You shouldn't rely on hand sanitizers alone. They do not remove dirt and other contaminates as well as soap and water.
Purell the most common brand contains:
- The "hygiene hypothesis", first introduced in the late 1980s, theorizes that a lack of early childhood exposure to infectious agents, symbiotic microorganisms (e.g., gut flora or probiotics), and parasites increases susceptibility to allergic diseases by suppressing natural development of the immune system resulting in increased allergies and asthma.
- One concern is that bacteria will become resistant to antibacterial products like triclosan, rendering the
products useless to those who actually need them, such as
people with compromised immune systems.
- Triclosan, a common antibacterial agent in soaps can cause environmental and health problems.
- Too much sanitizer may kill good microbes, which help the immune system maintain healthy skin and resist disease. A 2009 study by UCSD scientists revealed a previously unknown mechanism by which a product of staphylococci inhibits skin inflammation.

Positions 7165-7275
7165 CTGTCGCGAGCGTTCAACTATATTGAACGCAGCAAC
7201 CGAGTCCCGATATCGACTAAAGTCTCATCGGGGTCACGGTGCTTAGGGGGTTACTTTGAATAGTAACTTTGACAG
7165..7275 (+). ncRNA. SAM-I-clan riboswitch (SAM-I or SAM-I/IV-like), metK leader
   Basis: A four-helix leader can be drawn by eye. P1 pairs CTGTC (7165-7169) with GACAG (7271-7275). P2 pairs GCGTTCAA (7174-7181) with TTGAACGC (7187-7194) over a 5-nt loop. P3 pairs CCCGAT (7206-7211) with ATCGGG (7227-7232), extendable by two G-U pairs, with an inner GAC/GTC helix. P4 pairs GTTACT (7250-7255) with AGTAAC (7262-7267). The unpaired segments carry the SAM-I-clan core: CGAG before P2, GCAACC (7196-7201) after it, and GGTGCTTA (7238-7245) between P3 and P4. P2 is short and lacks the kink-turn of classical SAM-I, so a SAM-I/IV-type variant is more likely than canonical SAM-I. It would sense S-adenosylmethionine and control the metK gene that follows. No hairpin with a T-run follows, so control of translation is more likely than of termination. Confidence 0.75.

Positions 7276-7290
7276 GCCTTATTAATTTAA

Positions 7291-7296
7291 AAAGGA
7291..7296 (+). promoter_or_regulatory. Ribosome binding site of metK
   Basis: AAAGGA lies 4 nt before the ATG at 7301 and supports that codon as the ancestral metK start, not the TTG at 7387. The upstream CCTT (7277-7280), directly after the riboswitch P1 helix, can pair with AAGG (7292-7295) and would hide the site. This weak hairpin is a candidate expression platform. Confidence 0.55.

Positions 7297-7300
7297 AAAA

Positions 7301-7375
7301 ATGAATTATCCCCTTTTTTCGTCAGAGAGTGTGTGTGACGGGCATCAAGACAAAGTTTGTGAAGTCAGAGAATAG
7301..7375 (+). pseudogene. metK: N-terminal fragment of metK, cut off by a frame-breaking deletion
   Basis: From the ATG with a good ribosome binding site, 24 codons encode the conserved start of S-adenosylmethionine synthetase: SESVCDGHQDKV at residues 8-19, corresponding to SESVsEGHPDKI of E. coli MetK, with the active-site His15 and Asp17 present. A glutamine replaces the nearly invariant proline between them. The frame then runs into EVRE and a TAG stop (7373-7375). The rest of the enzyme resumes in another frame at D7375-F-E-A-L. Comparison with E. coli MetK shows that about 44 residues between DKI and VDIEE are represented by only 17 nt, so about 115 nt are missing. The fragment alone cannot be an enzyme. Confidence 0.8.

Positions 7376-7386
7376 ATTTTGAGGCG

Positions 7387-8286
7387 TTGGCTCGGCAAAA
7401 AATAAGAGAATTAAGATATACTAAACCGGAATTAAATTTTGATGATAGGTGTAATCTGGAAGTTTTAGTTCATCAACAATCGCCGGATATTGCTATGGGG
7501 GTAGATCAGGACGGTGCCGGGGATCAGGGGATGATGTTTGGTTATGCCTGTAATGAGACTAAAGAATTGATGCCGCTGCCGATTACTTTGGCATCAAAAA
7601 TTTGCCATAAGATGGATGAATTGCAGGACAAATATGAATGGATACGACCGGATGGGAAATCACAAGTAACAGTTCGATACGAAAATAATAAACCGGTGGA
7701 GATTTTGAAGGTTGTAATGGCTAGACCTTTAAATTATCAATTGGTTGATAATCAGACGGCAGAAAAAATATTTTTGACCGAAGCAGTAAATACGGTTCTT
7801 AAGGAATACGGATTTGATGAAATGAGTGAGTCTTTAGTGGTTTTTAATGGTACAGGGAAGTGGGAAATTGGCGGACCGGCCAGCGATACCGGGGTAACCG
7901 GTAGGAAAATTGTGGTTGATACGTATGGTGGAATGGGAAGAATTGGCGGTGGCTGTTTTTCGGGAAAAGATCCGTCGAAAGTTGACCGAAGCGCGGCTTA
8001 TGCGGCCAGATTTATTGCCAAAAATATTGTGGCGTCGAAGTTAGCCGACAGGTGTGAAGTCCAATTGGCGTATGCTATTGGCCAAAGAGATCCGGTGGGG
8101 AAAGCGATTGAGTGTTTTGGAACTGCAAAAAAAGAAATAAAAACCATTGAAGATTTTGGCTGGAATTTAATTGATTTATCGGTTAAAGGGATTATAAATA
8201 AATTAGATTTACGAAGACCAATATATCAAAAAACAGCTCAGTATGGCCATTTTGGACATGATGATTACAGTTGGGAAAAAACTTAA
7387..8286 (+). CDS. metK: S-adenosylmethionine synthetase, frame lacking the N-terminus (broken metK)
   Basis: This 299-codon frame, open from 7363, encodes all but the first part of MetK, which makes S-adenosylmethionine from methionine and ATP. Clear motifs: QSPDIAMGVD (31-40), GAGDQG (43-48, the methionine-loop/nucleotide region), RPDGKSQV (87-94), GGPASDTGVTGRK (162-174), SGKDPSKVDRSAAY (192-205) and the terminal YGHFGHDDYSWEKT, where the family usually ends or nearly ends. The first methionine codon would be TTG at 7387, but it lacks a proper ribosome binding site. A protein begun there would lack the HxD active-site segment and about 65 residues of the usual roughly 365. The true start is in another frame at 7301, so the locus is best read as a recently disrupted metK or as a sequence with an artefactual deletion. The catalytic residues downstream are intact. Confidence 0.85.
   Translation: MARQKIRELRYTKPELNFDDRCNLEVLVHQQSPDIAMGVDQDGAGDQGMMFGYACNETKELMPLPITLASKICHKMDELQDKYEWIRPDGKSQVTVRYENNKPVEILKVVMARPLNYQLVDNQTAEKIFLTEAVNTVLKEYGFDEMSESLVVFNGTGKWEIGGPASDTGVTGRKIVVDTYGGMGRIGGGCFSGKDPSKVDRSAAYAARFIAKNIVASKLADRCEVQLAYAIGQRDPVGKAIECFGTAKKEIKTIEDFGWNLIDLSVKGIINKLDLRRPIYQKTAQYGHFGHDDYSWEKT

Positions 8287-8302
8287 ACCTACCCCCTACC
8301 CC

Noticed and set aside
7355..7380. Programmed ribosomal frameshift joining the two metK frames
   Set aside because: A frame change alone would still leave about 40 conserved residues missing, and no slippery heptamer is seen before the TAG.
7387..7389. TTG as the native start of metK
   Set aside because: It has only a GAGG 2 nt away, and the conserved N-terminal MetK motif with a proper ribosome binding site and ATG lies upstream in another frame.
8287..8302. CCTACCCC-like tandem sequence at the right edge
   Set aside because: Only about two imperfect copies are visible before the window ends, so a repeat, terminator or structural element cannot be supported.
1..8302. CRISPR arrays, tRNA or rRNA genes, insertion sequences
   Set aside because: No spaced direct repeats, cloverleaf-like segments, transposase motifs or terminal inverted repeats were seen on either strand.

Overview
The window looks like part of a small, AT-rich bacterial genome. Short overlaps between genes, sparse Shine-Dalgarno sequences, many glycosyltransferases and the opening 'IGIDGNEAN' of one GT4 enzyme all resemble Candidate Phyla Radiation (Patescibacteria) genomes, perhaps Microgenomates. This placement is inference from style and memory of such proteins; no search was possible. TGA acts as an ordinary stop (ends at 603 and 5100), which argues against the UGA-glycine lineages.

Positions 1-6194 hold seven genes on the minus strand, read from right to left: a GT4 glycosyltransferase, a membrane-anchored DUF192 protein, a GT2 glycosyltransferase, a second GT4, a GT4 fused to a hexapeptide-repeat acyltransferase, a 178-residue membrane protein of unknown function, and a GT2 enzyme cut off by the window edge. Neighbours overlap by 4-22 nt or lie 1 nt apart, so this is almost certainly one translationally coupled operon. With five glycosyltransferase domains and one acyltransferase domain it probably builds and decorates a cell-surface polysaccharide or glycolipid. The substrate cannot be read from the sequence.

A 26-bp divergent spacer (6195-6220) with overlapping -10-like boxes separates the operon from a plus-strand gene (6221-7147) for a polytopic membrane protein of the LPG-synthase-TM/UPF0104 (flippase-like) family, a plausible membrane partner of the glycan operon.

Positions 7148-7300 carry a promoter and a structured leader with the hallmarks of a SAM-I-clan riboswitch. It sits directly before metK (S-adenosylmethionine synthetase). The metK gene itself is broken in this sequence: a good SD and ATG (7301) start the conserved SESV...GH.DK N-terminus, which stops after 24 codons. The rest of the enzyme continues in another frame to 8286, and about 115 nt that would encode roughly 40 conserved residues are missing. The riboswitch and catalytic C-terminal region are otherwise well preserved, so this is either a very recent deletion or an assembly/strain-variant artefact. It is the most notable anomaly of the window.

See American Academy of Dermatology Lecture description: Bacteria can be good for skin immunity.
- Isopropanol is used to denature the ethanol in Purell and isopropanol is poisonous.
- People who use Purell often may develop dry, cracked skin, because it removes natural oil.
Active Ingredients: Ethyl Alcohol 62%
Inactive Ingredients: Water, Isopropyl Alcohol, Carbomer, Tocopheryl Acetate, Glycerin, Propylene Glycol, Isopropyl Myrisate, Fragrance
WATER WINS Water was the most effective at removing stomach bug viruses from the hands, Emory University researchers find. They planted stomach bug viruses on volunteers' fingers and allowed them to dry. The results, presented this week at the American Society for Microbiology Meeting in Orlando, Fla., showed the percentage of the viruses removed by water, hand soap, and alcohol-based hand sanitizer. Water removed 96 percent of the virus; liquid antibacterial soap removed 88 percent; and the hand sanitizer removed only 46 percent.
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last updated 27 Sep 2012